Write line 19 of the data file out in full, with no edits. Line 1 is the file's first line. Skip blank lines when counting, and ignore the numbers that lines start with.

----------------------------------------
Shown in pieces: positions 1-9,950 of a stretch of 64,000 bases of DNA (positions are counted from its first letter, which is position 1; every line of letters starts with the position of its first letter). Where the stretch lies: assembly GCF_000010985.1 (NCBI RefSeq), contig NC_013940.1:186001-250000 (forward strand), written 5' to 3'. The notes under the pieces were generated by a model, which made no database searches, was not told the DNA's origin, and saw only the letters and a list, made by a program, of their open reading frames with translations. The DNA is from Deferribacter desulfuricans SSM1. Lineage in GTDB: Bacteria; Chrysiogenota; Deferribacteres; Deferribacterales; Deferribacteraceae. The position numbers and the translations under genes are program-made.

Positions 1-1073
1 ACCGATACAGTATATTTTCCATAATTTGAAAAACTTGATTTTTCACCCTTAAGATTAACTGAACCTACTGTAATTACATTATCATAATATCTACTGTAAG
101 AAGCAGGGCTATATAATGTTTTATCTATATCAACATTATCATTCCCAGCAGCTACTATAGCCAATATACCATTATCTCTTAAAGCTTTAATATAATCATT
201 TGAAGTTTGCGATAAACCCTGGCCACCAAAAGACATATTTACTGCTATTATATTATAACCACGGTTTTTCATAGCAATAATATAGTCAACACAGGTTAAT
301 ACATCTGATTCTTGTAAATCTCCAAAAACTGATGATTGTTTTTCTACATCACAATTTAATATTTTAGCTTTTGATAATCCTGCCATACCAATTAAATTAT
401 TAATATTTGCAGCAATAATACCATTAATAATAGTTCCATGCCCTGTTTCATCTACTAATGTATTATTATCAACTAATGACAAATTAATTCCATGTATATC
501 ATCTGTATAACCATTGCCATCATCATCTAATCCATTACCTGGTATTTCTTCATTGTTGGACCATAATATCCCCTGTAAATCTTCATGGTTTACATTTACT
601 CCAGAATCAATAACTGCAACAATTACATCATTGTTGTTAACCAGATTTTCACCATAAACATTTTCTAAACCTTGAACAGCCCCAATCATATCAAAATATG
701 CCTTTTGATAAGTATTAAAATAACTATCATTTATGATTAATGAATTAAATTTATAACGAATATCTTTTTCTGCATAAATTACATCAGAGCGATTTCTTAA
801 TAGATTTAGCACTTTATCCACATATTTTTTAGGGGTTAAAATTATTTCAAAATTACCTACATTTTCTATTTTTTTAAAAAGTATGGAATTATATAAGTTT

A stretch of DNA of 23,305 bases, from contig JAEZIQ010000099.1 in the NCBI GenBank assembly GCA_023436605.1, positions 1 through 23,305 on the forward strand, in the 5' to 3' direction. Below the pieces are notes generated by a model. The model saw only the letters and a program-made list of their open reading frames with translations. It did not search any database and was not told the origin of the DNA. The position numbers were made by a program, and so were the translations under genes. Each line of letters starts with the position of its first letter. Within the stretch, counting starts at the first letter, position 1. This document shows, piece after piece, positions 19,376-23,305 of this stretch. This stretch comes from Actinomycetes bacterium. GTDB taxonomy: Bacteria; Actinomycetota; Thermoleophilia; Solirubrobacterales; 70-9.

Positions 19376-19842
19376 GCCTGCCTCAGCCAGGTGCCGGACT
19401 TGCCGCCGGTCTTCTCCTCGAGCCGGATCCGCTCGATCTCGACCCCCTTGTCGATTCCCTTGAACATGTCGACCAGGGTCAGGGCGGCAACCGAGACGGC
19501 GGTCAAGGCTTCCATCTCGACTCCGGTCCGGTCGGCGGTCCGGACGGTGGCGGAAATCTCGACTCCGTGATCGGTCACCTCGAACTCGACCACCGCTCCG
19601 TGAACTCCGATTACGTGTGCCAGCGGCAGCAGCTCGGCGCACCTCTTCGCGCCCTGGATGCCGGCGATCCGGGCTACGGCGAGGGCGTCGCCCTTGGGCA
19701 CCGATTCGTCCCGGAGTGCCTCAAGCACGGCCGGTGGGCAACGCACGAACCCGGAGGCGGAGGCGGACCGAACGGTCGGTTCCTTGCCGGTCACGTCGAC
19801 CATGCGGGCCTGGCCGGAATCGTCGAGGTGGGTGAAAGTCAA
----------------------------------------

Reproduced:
19801 CATGCGGGCCTGGCCGGAATCGTCGAGGTGGGTGAAAGTCAA